Tony Ellin

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"Hurricane" Tony Ellin
Tony Ellin.jpg
Tony Ellin in competition
BornJuly 19, 1965
DiedJune 14, 2000(2000-06-14) (aged 34)

Tony Ellin (July 19, 1965 [1]  – June 14, 2000 [2] ) was a top-ranked American professional pool player nicknamed "Hurricane," who specialized in the game of nine-ball. [3] Born in New Jersey, Ellin resided in Ladson, South Carolina, near Charleston, and was a touring professional player in the 1990s. [2] He was killed on June 14, 2000, at age 34, when his 1999 Cadillac collided with a locomotive less than a block from his home. [2] Ellin was alone in his car when the accident occurred. Lt. Mike Benton, a Charleston County sheriff, said Ellin was "apparently trying to beat the train to the crossing." [2] Ellin had played in the Sand Regency Open just days before his death. [4] He was survived by wife Shelby, and daughter Ashley Annette who was just 3 years old at the time of his death. [5] Later that year a Tony Ellin memorial tournament was held at Brass Tap and Billiards in Raleigh, North Carolina, with receipts to benefit the Ashley Ellin Scholarship Fund, which was formed to benefit Ellin's daughter after his death. [6]

Ellin was well known for his powerhouse break shot and, according to Ellin, that earned him his nickname: "My strength is my break. The guys on tour call me "Hurricane Tony" after Hugo, because of the powerful breaks I have." [3] A competitor stated in a 1998 interview that "Tony has one of the best breaks in the world... he's got so much power it just explodes the balls." [7] At the tournament where the interview was conducted, Ellin pocketed six balls on the break at the beginning of one game, proving the point. [7]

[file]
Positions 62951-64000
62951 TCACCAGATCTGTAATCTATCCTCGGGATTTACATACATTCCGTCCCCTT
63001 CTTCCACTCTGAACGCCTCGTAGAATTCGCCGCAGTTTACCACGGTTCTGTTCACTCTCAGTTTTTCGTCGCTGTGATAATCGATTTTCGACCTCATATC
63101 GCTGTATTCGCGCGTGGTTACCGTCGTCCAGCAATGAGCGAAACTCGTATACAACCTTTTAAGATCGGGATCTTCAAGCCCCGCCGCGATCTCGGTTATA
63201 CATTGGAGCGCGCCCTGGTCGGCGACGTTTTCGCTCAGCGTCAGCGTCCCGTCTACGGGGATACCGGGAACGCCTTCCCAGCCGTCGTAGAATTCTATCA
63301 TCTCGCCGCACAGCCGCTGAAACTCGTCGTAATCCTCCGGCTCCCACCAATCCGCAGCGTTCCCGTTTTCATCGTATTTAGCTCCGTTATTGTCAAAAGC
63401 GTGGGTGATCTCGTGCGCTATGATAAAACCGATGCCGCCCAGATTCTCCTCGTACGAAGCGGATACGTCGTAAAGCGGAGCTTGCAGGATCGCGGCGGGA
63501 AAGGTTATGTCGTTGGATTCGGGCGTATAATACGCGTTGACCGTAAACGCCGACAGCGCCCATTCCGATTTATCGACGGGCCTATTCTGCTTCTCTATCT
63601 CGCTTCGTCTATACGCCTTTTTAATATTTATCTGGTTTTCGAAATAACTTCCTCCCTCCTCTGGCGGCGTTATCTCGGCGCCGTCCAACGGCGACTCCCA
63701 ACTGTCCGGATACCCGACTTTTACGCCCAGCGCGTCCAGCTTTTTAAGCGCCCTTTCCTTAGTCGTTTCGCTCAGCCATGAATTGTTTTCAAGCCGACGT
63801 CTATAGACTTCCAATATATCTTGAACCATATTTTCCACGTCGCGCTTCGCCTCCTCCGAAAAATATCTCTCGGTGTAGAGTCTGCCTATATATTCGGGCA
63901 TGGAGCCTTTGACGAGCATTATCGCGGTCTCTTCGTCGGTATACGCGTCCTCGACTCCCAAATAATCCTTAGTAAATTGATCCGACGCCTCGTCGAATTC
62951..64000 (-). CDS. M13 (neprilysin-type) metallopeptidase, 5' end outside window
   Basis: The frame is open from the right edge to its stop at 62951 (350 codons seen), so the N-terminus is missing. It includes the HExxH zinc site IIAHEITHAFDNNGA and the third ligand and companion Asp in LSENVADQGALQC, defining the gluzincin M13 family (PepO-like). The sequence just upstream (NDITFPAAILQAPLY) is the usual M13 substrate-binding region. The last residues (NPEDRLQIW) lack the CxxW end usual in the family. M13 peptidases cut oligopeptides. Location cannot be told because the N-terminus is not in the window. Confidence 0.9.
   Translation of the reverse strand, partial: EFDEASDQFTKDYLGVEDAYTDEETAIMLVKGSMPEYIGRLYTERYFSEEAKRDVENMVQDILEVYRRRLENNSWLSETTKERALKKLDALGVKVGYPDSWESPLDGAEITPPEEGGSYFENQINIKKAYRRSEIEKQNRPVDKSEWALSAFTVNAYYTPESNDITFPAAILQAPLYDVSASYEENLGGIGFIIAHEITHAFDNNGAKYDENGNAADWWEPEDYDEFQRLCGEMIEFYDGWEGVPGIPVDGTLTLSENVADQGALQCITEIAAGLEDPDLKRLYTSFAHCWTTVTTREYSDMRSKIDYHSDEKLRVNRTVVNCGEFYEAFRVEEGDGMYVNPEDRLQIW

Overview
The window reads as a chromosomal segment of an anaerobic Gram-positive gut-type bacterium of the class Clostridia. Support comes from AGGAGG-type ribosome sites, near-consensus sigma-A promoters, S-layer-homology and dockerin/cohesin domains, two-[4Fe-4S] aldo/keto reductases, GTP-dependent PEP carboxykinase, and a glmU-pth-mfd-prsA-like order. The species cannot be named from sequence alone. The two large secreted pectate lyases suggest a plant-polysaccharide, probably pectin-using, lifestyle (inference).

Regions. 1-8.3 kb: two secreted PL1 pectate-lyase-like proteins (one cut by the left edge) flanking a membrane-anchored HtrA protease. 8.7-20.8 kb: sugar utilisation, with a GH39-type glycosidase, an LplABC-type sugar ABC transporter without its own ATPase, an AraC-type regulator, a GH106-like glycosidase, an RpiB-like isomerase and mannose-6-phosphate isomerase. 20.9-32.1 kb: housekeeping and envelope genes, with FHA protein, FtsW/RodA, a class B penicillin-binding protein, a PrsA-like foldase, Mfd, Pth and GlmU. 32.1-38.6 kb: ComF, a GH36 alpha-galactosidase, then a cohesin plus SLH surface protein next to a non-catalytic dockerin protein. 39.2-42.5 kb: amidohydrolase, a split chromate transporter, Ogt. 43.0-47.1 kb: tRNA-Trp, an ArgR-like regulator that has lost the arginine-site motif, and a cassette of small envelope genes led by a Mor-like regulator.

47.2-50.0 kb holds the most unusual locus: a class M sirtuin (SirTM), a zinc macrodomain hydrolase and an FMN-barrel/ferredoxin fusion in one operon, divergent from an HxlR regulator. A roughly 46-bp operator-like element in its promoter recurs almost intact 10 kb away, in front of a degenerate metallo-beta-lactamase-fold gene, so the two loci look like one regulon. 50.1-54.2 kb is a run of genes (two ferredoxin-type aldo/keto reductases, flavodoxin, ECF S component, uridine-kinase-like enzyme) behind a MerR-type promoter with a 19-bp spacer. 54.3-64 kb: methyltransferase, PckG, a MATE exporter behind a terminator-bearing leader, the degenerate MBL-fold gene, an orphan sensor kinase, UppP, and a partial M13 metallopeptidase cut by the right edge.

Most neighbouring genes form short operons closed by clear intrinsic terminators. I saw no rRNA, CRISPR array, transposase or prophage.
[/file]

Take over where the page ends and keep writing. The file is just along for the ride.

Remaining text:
When asked what the secret was to aiming, Ellin responded: "I would say that aim is basically trial and error and instinct, using your judgment. I may look at the path from the pocket through the object ball, but I hardly do that anymore. You develop an instinct for aiming from playing all the time". [8]

Rankings and wins

Ellin was the U.S.'s Professional Billiard Tour's (PBT) 4th ranked player as of 1993, and had made several appearances on ESPN in climbing to that spot. [9] That year Ellin came in second at the U.S. Open 9-Ball Championship, losing to Earl "the Pearl" Strickland in the final. [10]

By 1994 Ellin was ranked third on the PBT and had won the 1994 Sand Regency XIX tournament in Reno, Nevada, and the Joblin Open, in New Bedford, Massachusetts. He placed second in the Bay State Shootout in Worcester, and the Dallas Open, and had come in third in the U.S. Open, just shy of his performance the year prior. [3]

He had many third-place finishes as well, including at the Sands Regency XXII, at the Legends of 9-Ball in June, 1996, at the Sands Regency XXV in 1997, and at Chalker’s San Francisco 9-Ball Classic in June, 1995. [5]

He was ranked 21st on the Camel Pro Billiard Series as of 1999 and 51st the year of his death. [2]

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  2. 1 2 3 4 5 "Obituaries: Tony Ellin, Pro Pool Player" (fee required). Aiken Standard. Aiken, S.C. Associated Press. June 15, 2000. p. 4.
  3. 1 2 3 Marchant, Wood (December 26, 1994). "Ellin Shines on Billiards Tour". The Post and Courier. Charleston, S.C.
  4. "Sands Reno Open June 6–11, 2000". Archived from the original on July 24, 2010. Retrieved July 23, 2010.
  5. 1 2 Harris, Ted (June 15, 2000). "Tony Ellin Memorial". Archived from the original on July 24, 2010. Retrieved July 23, 2010.
  6. "9) Tony Ellin Memorial Tournament Brass Tap and Billiards, Raleigh NC" (Google cache). USWW. Retrieved July 23, 2010.
  7. 1 2 Rizzo, Marian (January 4, 1998). "Rack 'em Up: Pool Pros Flock to Local Open Tournament". Ocala Star-Banner. Ocala, Fl. p. 1B.
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  9. "Billiard tournament is for upstart pros". Spartanburg Herald Journal. Spartanburg, S.C. December 19, 1993.
  10. "Bad Break for Pinoys". Manila Standard. Manila. September 23, 1993. p. 26.